Dissent is not Un-American: City Lights Bookstore History.
As much as I wonder about the current state of affairs at City Lights Bookstore, I also wonder about its past. I knew some of the basics, but the details until now had been fuzzy for me. In looking into the history of City Lights, I kept thinking about how the bookstore reaches its community.
It became apparent to me quickly that City Lights’ history is a product of Lawrence Ferlinghetti’s influence as an owner. Lawrence Ferlinghetti was born in Yonkers in 1919 and after serving in World War Two, earning a masters from Columbia and a Phd from the university of Paris, he relocated to San Francisco in 1950. It was in 1953 that he met and founded City Lights Bookstore with Peter Martin. Martin had been running a magazine (City Lights Magazine) and wanted to open an all paperback bookstore. The two men invested $500 each and City Lights Bookstore, the first and only paperback bookstore in America was started in one cramped corner of the Artigues Building on Columbus Avenue (“Lawrence”; Emblidge).
So right from the get-go with City Lights there was an attempt to connect to the community. Paper-backs were not highly thought of during this time. They were the black sheep of the book world because they were so cheap and accessible to everybody, particularly those people not a part of the genteel culture. A booksellers choices about “what books to carry and sell are shaped” by how the seller views themselves as “taking an active role in guiding the reading” of the customers (Miller 55). By choosing to carry only paperbacks, Ferlinghetti was establishing that his bookstore would be geared toward a more middle-class customer. It is likely that he was giving his customers access to literature that may have otherwise unavailable for them due to the fact that at the time there were a large number of Italian immigrants living in the North Beach area (“North Beach”). Thus in a small way Ferlinghetti was not only reaching out to appeal to his non-genteel neighbors, but ‘guiding’ what his customers were reading.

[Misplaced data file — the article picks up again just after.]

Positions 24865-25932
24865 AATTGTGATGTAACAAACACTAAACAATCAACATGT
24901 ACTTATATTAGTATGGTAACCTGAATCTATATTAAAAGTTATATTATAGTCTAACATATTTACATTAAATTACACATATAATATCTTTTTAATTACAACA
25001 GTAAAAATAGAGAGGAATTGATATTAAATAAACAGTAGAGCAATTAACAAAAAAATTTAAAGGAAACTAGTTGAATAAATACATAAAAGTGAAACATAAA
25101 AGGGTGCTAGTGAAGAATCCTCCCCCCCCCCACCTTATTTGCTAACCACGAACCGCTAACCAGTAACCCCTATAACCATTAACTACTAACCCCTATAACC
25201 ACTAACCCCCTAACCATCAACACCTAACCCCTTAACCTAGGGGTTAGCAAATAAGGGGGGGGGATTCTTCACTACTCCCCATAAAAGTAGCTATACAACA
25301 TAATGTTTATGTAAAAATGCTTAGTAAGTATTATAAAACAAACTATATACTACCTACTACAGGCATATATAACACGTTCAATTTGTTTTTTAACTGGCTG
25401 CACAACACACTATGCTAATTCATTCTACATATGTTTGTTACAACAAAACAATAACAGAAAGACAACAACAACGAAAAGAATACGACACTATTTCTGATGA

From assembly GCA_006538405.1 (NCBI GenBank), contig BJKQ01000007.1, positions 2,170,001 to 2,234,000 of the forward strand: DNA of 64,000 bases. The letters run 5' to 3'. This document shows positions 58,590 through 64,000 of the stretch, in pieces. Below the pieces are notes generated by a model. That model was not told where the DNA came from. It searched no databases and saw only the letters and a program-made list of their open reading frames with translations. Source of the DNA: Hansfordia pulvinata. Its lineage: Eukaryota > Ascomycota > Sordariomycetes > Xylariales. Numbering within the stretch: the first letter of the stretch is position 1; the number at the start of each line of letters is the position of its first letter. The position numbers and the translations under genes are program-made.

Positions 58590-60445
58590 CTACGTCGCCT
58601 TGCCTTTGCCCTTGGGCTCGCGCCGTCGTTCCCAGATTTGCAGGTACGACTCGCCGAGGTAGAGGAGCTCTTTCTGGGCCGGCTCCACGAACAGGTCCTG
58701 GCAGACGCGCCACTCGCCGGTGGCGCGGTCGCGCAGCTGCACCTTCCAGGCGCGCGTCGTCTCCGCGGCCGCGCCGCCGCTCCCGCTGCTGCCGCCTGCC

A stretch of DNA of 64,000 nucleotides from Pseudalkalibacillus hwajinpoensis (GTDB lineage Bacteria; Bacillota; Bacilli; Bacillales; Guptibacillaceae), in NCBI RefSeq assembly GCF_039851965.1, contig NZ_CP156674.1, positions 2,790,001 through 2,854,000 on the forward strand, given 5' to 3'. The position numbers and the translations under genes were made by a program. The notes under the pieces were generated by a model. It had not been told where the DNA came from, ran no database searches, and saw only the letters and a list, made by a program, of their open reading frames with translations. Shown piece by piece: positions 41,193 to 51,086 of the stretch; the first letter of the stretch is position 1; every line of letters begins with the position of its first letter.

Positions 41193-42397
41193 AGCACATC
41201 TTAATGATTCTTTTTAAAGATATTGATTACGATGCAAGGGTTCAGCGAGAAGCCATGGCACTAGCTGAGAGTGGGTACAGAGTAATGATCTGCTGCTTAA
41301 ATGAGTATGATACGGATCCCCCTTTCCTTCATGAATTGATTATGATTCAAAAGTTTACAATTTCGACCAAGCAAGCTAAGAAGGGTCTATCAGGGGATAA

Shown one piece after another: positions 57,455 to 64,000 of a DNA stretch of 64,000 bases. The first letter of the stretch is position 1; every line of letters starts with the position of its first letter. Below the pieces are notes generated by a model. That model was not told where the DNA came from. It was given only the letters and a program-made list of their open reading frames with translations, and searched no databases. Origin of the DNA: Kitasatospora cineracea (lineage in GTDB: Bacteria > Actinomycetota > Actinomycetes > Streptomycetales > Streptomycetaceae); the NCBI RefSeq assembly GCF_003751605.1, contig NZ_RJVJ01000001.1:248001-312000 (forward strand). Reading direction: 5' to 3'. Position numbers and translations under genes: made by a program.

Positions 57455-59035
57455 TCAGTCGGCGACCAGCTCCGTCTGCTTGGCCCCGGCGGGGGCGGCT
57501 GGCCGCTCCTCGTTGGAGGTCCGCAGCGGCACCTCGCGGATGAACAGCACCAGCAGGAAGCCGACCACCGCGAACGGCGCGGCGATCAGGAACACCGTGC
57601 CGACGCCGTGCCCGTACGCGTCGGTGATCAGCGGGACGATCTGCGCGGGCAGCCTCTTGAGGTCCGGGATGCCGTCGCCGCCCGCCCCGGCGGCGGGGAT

The partnership only lasted until 1955; Martin sold his share to Ferlinghetti and moved back to New York City. In that same year, Ferlinghetti launched the Pocket Poets Series which is exactly what it sounds like: books of poetry that are pocket sized. Their size made them affordable poetry books, meaning that for the people who would buy such books this was their first exposure to avant-garde type poetry. For it was avant-garde poetry being published; the first volume was a collection of Ferlinghetti’s own work as pictured at right in the re-issue, and following issues included poems by Gregory Corso, and a work of translation by Kenneth Rexroth. By publishing such works Ferlinghetti was staying true to his own anarchistic beliefs. As he once put it, “[t]he function of the independent press (besides being essentially dissident) is still to discover, to find the new voices and give voice to them” (“Collection”) . These poets that Ferlinghetti published in the Pocket Poets were unable to get their work published by the other, larger publishing houses due to their content. By publishing them he was not only staying true to his dissident beliefs about publishing, but adding to the “diversity of literary voices” (Miller 62). Doing so means those voices could be heard not only by their friends but, because Ferlinghetti carried their books in his store, by anybody who came in and picked the book up. Could this be seen as playing into the traditional view of the bookstore/bookseller as being “an institution that worked to educate and uplift the population”(Miller 58)? Possibly, as he’s not only helping bring modern poetry to his immediate community but also serving the literary community by publishing them at all. Though I think we’d all hesitate to label Ferlinghetti as traditional.
The following year on November 1, 1956 was when the undoubtedly most infamous Pocket Poets Series book was published: Howl and other poems by Allen Ginsberg. The video below is a recording of Allen Ginsberg reading the title poem from the book, which is the best way to experience it, since listening to Ginsberg read the poem at Gallery Six is how Ferlinghetti decided to publish it.